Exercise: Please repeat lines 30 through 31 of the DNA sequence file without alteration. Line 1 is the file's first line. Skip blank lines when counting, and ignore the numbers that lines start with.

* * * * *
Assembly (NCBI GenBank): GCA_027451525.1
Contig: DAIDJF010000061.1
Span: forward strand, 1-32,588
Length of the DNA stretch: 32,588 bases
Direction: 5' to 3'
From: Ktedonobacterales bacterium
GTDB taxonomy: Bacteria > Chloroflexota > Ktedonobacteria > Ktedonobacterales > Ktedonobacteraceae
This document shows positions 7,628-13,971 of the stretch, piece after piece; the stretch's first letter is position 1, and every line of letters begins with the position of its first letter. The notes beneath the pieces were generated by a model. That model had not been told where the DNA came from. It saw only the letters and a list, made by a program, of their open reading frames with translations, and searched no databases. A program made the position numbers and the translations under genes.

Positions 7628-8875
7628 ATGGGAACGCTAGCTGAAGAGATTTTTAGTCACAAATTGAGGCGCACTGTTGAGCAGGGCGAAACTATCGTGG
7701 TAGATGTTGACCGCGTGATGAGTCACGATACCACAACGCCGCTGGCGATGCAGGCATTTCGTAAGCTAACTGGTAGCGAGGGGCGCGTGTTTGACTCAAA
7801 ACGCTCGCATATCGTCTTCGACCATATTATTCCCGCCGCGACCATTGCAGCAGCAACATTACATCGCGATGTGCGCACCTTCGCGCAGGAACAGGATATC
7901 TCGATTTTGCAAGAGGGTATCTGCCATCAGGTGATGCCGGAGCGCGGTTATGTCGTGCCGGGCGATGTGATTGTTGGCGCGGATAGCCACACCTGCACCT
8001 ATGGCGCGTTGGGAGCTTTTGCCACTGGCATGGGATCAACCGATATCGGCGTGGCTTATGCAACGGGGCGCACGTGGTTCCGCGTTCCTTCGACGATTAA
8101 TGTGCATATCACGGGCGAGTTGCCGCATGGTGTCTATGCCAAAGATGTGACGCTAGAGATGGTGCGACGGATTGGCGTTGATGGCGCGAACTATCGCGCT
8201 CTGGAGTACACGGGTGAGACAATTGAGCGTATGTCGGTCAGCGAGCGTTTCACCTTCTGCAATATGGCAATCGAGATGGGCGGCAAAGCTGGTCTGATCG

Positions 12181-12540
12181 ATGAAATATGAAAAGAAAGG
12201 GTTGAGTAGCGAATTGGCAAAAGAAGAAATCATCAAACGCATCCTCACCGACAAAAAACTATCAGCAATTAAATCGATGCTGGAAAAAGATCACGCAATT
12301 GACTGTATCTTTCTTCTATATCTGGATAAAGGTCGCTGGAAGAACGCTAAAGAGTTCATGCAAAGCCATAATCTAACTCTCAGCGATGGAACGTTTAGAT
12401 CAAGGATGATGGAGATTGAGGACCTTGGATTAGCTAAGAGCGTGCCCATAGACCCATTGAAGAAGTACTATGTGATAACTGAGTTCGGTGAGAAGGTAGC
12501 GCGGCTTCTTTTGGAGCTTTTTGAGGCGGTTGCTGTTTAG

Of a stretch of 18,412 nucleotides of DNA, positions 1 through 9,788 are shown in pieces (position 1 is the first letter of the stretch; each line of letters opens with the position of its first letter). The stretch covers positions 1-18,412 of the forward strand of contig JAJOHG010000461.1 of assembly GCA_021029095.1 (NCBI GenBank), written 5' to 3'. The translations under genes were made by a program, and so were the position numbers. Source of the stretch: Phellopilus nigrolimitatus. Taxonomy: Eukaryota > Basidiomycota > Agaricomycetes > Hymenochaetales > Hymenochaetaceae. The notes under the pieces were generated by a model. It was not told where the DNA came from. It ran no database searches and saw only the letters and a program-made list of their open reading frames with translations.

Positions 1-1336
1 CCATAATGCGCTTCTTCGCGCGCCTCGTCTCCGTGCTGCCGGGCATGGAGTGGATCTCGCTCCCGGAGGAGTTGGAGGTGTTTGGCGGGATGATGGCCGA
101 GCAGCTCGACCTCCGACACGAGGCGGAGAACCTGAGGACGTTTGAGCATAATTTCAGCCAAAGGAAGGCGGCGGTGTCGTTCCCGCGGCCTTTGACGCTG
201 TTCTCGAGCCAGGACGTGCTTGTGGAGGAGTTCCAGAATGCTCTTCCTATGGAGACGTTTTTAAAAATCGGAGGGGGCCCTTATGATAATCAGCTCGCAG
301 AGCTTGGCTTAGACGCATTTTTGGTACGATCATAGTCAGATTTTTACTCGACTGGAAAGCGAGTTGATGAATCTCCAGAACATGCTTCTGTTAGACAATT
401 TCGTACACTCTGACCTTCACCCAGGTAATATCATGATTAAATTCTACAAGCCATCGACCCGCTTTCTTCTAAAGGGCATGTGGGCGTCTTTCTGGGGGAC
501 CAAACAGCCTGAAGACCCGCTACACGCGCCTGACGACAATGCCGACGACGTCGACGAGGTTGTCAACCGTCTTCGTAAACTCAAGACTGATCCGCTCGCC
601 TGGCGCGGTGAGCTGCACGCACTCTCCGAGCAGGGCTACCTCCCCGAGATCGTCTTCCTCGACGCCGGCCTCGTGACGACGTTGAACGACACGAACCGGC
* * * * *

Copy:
501 CAAACAGCCTGAAGACCCGCTACACGCGCCTGACGACAATGCCGACGACGTCGACGAGGTTGTCAACCGTCTTCGTAAACTCAAGACTGATCCGCTCGCC
601 TGGCGCGGTGAGCTGCACGCACTCTCCGAGCAGGGCTACCTCCCCGAGATCGTCTTCCTCGACGCCGGCCTCGTGACGACGTTGAACGACACGAACCGGC